The subject matter is nothing we haven’t seen before: Brits getting drunk and puking; Brits getting drunk and jumping off balconies and Brits getting drunk and losing their passports/minds.
But with unprecedented access to British consulates in a number of popular holiday destinations, this Channel 4 series does not allow the embarrassing actions of our countrymen to echo without due consideration of the consequences.
This first episode gets a prying lens behind the scenes at consulates in Ibiza and Majorca to show us exactly what happens when disaster comes a-knocking and there is no one else for stranded holidaymakers to turn to.
The pace is somewhat slower than the non-stop vomathons featured on the likes of Sun, Sea and A &E or Boozed Up Brits Abroad and, whilst its methodical approach to each case takes some getting used to, ultimately it works to the show’s advantage. Taking the time to track a case from the beginning to its end back in Blighty, the show succeeds in injecting a touch of dignity into proceedings and resists the urge to cram as much OMG-ness as possible into its one hour slot.
Top of the priority list for workers is the arrival of a mystery pink pill on the recreational drug scene. We meet one young man who had spent several days scavenging his way round the island in a drug-induced state of amnesia – a result of taking the “pink devil”. Having already caused the death of one young girl and the hospitalisation of several others, officers are constantly engaging themselves in a battle to seek out the drug’s creators and distributors.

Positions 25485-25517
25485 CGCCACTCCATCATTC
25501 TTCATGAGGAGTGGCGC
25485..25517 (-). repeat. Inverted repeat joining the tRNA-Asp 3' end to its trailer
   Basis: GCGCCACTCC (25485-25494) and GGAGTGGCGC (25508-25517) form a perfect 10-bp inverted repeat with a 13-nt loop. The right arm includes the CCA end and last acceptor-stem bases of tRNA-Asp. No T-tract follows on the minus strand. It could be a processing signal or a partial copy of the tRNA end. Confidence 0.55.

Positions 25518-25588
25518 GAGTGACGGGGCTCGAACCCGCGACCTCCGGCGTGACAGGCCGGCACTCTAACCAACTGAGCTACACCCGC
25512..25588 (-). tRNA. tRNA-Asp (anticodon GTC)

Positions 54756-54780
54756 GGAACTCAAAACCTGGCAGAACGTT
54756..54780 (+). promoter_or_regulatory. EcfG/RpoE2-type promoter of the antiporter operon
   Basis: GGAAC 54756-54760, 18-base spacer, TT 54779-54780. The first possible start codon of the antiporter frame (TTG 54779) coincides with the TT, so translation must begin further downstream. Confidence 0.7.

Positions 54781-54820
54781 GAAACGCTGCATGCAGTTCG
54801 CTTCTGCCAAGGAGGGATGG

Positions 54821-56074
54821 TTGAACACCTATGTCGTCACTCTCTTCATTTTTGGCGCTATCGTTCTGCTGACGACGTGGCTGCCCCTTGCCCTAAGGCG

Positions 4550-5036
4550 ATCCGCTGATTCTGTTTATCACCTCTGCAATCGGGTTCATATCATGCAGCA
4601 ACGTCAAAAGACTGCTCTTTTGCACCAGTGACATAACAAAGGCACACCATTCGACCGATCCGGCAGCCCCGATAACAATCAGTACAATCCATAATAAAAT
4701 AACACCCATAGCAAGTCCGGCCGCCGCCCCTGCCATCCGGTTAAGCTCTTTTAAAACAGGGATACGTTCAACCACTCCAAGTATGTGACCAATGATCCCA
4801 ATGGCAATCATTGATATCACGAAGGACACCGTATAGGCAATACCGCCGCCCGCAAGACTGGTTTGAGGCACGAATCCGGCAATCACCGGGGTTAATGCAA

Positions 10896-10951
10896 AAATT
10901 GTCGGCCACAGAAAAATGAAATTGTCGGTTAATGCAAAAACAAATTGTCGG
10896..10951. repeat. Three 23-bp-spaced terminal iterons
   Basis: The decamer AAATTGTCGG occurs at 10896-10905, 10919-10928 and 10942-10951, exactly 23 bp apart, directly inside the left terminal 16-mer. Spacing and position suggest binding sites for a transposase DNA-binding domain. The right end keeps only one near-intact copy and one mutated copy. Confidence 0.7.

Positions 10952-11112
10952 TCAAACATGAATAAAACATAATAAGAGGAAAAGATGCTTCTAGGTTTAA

Our Man In…is the latest in a string of career-based reality programmes which show just how incredible it is that some people find the strength to continue getting out of bed for work. But with such tired subject matter as flailing teens and vomiting stags, this fly on the wall slant provides a welcome insight into the breadth of a consulate officer’s duties instead of focusing merely on inane antics.
Thankfully, however, the programme makers have also remembered that what we secretly want from this kind of programme is a bit of a giggle.
Several passport-in-washing-machine scenarios and the occasional daft drunkard are set to a soaring soundtrack of classical British violins to brilliant comedic effect. All the time a faded photograph of the Queen oversees proceedings from a dark corner. These incidents may be light relief from the serious issues which give this programme its USP, but at least they give us something to guffaw about in our Friday lunch breaks.